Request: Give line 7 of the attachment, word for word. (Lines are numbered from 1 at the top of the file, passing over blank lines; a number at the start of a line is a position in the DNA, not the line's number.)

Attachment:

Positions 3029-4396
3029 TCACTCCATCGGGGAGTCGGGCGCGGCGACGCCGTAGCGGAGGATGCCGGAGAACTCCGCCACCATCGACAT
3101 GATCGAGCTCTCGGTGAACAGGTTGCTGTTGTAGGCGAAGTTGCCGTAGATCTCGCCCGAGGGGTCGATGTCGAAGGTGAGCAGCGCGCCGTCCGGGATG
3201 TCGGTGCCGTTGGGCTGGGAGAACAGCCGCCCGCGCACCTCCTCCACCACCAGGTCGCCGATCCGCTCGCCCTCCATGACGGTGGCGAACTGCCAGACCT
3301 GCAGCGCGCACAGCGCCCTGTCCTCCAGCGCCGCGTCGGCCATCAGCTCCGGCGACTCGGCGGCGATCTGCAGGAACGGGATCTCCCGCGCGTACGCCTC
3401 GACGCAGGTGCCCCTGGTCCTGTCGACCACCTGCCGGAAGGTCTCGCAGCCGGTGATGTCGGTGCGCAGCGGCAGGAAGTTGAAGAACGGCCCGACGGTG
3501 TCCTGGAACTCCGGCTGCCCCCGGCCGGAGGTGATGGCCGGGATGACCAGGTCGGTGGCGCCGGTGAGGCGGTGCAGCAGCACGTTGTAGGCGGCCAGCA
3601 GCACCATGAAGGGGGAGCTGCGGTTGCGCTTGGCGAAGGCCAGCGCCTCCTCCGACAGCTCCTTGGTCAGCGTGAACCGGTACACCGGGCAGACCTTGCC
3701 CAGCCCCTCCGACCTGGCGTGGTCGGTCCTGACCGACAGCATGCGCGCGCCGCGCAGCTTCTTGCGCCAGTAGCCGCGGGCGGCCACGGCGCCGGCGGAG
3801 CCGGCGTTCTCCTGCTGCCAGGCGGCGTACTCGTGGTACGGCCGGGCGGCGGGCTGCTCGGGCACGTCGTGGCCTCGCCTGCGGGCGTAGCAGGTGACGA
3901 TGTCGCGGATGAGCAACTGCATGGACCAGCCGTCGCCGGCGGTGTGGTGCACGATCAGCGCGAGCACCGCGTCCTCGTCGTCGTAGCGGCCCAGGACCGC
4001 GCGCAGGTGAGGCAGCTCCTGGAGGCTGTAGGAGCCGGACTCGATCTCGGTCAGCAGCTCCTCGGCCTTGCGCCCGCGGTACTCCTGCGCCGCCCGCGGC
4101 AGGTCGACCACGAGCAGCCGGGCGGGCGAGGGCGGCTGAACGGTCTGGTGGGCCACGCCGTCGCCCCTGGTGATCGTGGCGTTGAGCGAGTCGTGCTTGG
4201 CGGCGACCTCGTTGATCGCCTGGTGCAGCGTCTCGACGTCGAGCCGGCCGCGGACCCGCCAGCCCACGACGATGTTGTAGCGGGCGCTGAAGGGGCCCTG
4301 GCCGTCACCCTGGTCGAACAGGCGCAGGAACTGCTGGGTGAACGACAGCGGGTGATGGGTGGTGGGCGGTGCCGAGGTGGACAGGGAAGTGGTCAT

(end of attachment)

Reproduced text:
3501 TCCTGGAACTCCGGCTGCCCCCGGCCGGAGGTGATGGCCGGGATGACCAGGTCGGTGGCGCCGGTGAGGCGGTGCAGCAGCACGTTGTAGGCGGCCAGCA